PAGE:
First of all, understand that no one except those who have had HG will truly understand how it feel to suffer from HG. Some fine it helpful to explain that HG is like having food poisoning for weeks (or months). Most people know how miserable and exhausting just a day or two of that is.

Also, keep in mind that isolation, while often necessary to minimize triggers of nausea/vomiting, increases depression and/or anxiety, especially if HG lasts beyond mid-pregnancy or is very severe. Emotional distress and trauma are common due to the misery, fear and debility of HG. If you feel you are depressed, talk to your doctor about medication or try natural homeopathic remedies. Some prescription medications may be available after the first trimester.

  • Support Groups Find others who have had HG for support. It’s helpful to know you are not alone
  • Survival Tips & Brochures Print out or refer others to our information on how they can help. Remember only those who experience HG will completely understand

Vomiting more than a few times a day and losing weight are the hallmarks of HG. Being unable to keep enough water down to stay hydrated, vomiting bile or blood, and losing more than 1-2 pounds (0.45-0.9 kg) in a week, is likely HG.

Women may have great difficulty taking care of normal responsibilities and/or going to work for weeks or even months. If HG is severe, a woman may have trouble just caring for herself, such as showering and preparing food. This is not something she can control, especially without adequate treatment. Immediate medical intervention is critical if HG is moderate to severe.

Morning SicknessHyperemesis Gravidarum
You lose little if any weight.You lose 5-20 pounds or more. (> 5% of prepregnancy weight).
Nausea and vomiting rarely interfere with your ability to eat or drink enough each day.Nausea and vomiting cause you to eat very little and get dehydrated if not treated.
You vomit infrequently and the nausea is episodic but not severe. You have significant discomfort and misery.You vomit, or feel the need to, often and may vomit bile or blood if not treated. Nausea is usually moderate to severe and constant.
Traditional remedies like diet or lifestyle changes are enough to help you feel better most of the time.You will probably require fluid hydration through an IV and/or medications to ease your symptoms.
You typically improve after the first trimester, but may be queasy at times throughout pregnancy.You usually feel some relief by mid-pregnancy, but may be nauseous and/or vomit until late pregnancy.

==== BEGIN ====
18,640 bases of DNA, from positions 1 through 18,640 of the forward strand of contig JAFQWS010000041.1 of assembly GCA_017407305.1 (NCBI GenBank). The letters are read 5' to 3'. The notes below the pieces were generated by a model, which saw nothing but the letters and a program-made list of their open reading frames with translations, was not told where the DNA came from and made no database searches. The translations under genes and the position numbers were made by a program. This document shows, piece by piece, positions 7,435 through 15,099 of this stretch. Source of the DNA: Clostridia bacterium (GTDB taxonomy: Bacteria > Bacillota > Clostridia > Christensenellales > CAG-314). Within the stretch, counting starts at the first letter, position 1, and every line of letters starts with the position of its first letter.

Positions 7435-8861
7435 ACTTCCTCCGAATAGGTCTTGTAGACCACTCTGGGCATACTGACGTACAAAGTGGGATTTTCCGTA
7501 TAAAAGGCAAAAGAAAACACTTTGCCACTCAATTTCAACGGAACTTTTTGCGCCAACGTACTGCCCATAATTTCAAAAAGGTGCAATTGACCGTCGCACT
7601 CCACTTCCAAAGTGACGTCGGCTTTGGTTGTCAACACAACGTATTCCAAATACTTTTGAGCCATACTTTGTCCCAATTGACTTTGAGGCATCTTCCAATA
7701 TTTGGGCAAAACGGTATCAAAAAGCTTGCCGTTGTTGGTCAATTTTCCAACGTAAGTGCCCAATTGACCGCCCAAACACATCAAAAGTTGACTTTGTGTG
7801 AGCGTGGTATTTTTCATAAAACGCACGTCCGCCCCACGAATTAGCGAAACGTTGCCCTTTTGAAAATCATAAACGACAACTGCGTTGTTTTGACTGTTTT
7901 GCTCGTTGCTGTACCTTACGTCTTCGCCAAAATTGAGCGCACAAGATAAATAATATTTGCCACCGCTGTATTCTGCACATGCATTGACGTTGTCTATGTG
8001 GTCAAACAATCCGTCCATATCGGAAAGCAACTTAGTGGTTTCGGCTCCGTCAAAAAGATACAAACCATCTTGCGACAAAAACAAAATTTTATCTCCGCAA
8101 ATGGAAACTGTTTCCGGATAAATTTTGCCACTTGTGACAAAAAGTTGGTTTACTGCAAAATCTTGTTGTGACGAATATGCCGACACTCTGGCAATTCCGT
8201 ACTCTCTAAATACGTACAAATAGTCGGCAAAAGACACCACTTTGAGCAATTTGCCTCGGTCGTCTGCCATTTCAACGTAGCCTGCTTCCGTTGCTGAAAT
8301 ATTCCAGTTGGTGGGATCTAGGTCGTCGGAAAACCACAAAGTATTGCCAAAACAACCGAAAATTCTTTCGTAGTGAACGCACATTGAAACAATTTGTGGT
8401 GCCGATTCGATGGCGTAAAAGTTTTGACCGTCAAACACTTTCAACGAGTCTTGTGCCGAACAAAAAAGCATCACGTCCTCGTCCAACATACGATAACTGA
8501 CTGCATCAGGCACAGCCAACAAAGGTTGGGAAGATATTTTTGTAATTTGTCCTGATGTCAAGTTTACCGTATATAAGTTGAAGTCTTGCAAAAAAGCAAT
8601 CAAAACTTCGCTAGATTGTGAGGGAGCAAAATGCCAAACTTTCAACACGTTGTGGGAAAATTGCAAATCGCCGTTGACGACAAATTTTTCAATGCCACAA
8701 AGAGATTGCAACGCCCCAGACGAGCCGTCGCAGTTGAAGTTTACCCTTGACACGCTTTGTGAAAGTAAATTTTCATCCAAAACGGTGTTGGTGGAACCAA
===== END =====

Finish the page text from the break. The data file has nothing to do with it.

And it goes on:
You will be able to work most days and care for your family, though less than usual at times.You will likely be unable to work for weeks or months, and may need help just caring for yourself.
You may feel a bit depressed at times, especially if you have more severe nausea, but are able to be your usual self most of the time. You will likely forget most of the unpleasantness after delivery.You may feel anxious about what lies ahead if you had HG before. You will likely become depressed due to misery and physical depletion. More severe HG often is traumatic and may impact you for years to come.

If she cannot keep more than a few bites of food or a few sips of water down for 24 hours or more, or loses 2 or more pounds (0.9 kg) in one week, vomits blood, faints, or generally feels very unwell, call the doctor. If she has several of these symptoms and it is after working hours, it may be necessary to go to the ER or an urgent care center.

You can buy Ketostix at a local pharmacy without a prescription. These test for starvation or lack of carbohydrates but are not reliable to diagnose HG. They are simply an indicator that a woman needs more calories.

If someone has ketones in their urine (the test is positive), fluids with vitamins are usually needed through an intravenous (IV) line at the doctor's office, ER, hospital, or an urgent care center. Additional nutritional therapy may also be needed if ketones recur. Ketones may be harmful to the baby if not treated.

After vomiting for 2-3 weeks and eating very little, women need IV vitamins including a multivitamin (MVI), and B complex (or at least thiamin). Sometimes this is forgotten, so make sure you ask about it, it is very important. B vitamins are most critical as they are depleted rapidly, especially in the presence of a high carbohydrate (e.g. sugar) diet, and come from foods not often craved during pregnancy. Remember, dehydration, vitamin deficiencies (esp. thiamin/B1) and ketones worsen nausea and vomiting and need to be monitored closely when mothers are very ill.